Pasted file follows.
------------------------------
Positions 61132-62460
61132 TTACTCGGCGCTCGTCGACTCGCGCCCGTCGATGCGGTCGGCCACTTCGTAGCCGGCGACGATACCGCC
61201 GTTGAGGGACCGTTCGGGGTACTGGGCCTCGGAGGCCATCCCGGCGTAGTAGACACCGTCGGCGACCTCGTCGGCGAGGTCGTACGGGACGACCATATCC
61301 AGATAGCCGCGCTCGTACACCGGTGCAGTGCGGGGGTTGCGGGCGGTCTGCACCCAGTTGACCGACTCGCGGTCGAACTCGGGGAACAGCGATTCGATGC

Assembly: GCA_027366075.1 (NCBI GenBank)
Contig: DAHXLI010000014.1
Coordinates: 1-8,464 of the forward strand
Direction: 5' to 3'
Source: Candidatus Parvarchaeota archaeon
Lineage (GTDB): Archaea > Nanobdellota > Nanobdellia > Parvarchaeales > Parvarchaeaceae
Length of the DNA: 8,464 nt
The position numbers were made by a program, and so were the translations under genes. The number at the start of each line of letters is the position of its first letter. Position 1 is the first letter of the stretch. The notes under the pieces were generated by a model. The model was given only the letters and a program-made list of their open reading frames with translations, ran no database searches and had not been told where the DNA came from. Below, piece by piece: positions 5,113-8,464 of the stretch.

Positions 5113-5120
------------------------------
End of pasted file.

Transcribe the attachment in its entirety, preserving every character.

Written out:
Positions 61132-62460
61132 TTACTCGGCGCTCGTCGACTCGCGCCCGTCGATGCGGTCGGCCACTTCGTAGCCGGCGACGATACCGCC
61201 GTTGAGGGACCGTTCGGGGTACTGGGCCTCGGAGGCCATCCCGGCGTAGTAGACACCGTCGGCGACCTCGTCGGCGAGGTCGTACGGGACGACCATATCC
61301 AGATAGCCGCGCTCGTACACCGGTGCAGTGCGGGGGTTGCGGGCGGTCTGCACCCAGTTGACCGACTCGCGGTCGAACTCGGGGAACAGCGATTCGATGC

Assembly: GCA_027366075.1 (NCBI GenBank)
Contig: DAHXLI010000014.1
Coordinates: 1-8,464 of the forward strand
Direction: 5' to 3'
Source: Candidatus Parvarchaeota archaeon
Lineage (GTDB): Archaea > Nanobdellota > Nanobdellia > Parvarchaeales > Parvarchaeaceae
Length of the DNA: 8,464 nt
The position numbers were made by a program, and so were the translations under genes. The number at the start of each line of letters is the position of its first letter. Position 1 is the first letter of the stretch. The notes under the pieces were generated by a model. The model was given only the letters and a program-made list of their open reading frames with translations, ran no database searches and had not been told where the DNA came from. Below, piece by piece: positions 5,113-8,464 of the stretch.

Positions 5113-5120